NCUA vs. Wall Street
The Wall Street Journal dropped the bombshell: “Banks Hit for Credit Union Ills,” read the headline on an article reporting that the NCUA was in talks with a bevy of Wall Street powerhouses (Goldman Sachs, Merrill Lynch, Citigroup and JPMorgan Chase) about the NCUA’s belief that Wall Street banks sold corporate credit unions fraudulently mislabeled bonds that underestimated the degree of risk associated with the instruments.
The rest of the story is that when various corporate credit unions imploded–notably WesCorp and U.S. Central–billions of dollars vanished in bad investments. Now, the NCUA wants the Wall Street banks to make good on the toxic instruments they sold or face possible lawsuits.
That NCUA was contemplating this action for some months apparently was well known inside the Beltway, according to sources that asked not to be named.
Nothing was official, however, and it is only when Goldman Sachs noted a possible NCUA legal action in its recent 10K filing that matters jumped into the public eye. In the 10K, Goldman said, “the National Credit Union Administration (NCUA) has stated that it intends to pursue...claims on behalf of certain credit unions for which it acts as conservator, and the firm and the NCUA have entered into an agreement tolling the relevant statutes of limitation.” This statement occurs in a paragraph where Goldman discusses a rash of litigation arising from mortgage-related products.
The NCUA, for its part, declined to comment on its intentions in terms of legal action or on any possible negotiations with the Wall Street firms. In a March 30 e-mail a spokesman said, “NCUA does not comment on pending legal matters.”
But there are plenty of outside experts with opinions about where this NCUA collection attempt may wind up and if it in fact has a chance of success.
“The way to win this is by showing that the statements made by the sellers of the securities were false. There are laws against selling securities by misrepresentation,” said Thomas Hatch, a partner with Robins, Kaplan, Miller & Ciresi LLP, who leads the firm’s financial services group. “A lot of money is at stake, there are many [similar] cases, but I believe NCUA has a good chance of prevailing.”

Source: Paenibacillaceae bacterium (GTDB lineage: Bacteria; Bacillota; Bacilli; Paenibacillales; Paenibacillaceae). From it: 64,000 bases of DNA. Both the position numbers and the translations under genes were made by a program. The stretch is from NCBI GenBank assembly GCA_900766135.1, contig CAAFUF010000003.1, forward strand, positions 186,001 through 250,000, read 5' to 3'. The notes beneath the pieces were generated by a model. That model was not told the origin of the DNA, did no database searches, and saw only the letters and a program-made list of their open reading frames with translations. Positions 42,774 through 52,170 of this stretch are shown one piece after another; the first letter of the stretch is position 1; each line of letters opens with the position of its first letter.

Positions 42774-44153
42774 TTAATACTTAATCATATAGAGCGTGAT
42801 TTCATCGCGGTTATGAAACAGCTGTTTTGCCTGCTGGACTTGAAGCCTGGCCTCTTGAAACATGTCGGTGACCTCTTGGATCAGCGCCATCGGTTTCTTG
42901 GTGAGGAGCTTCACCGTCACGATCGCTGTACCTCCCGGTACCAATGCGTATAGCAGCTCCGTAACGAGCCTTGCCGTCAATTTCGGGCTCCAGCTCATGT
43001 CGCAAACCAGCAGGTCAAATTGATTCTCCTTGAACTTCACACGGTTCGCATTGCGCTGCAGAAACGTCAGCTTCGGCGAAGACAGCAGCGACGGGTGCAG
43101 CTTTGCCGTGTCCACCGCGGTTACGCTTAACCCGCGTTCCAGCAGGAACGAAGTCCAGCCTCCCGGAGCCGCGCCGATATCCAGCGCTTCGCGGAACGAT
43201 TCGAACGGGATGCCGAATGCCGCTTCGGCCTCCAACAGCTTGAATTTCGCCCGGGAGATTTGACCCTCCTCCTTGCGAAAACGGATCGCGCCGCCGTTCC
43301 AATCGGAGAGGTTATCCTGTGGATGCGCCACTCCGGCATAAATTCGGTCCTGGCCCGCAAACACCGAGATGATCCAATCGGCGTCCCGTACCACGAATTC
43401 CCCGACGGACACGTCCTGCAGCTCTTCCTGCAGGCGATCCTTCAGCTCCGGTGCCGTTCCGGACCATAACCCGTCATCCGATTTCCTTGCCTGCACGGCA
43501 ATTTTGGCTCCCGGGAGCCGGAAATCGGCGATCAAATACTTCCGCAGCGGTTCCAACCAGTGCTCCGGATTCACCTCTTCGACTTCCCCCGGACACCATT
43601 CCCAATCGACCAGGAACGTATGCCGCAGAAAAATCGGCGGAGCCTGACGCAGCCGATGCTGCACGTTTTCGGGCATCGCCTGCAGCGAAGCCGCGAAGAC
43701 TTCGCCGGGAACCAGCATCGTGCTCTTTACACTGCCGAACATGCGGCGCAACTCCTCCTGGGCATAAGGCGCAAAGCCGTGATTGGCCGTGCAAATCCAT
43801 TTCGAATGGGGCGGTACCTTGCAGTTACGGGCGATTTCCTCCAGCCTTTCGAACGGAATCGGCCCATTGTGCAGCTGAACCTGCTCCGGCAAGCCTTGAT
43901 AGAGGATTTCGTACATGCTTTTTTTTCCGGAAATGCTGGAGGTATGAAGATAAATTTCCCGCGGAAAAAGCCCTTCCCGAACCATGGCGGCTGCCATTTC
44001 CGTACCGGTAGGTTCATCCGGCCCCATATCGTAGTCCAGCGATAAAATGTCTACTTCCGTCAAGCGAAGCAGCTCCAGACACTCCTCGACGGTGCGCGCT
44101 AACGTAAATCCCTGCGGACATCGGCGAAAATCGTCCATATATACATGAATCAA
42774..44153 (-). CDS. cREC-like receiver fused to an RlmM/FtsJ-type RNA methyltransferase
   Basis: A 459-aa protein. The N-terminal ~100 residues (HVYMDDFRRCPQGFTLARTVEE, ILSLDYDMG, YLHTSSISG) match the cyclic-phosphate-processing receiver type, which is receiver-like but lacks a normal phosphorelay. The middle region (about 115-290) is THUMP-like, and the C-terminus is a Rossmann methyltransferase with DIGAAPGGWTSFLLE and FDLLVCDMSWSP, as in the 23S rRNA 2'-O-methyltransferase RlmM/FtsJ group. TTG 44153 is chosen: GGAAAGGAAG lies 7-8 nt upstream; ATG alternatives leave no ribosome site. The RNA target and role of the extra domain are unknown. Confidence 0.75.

As for other cases, Hatch pointed to a series of suits filed by Allstate Insurance in February, against multiple Wall Street firms. The suits hinge on the contention that the banks misrepresented the risk involved in the mortgage-backed securities they sold, overstating the quality of the borrowers. Collectively, Allstate is looking for over $1.4 billion in refunds.
On the federal level, the Federal Home Loan Bank has filed numerous actions against banks, and the FDIC has some cases in progress but, by any yardstick, the NCUA actions, if they move beyond the talk stage, could quickly involve immense amounts of cash, easily upwards of $25 billion. About that much was lost by corporate credit unions on their MBS investments.
No other federal agency has staked out such a dramatic and large legal position, although other agencies, including the Treasury and the FDIC, have growing holdings of toxic MBS.
Does the NCUA in fact have a good case? NAFCU’s Fred Becker believes the agency probably does. “Remember, they have all the records. They own WesCorp and U.S. Central,” he said. Becker also indicated he doubted the regulator would threaten litigation unless it believed itself to be on solid legal footing.
At CUNA, General Counsel Eric Richard expressed less optimism. “NCUA is looking at the right kind of parties if it intends to attempt to reclaim billions in securities- related corporate credit union losses from the biggest Wall Street firms,” he said. “These institutions have the potential to provide significant reimbursement of the credit union system's recent losses. However, reclaiming such losses may be a long, arduous process for the agency.”
Kev Alverson, a partner at banking consultancy Novantas, said that a possible NCUA suit “has merit on its face” but cautioned that the banks would counterattack with an argument that the corporates that put tens of billions of dollars into MBS purchases should have known what they were buying.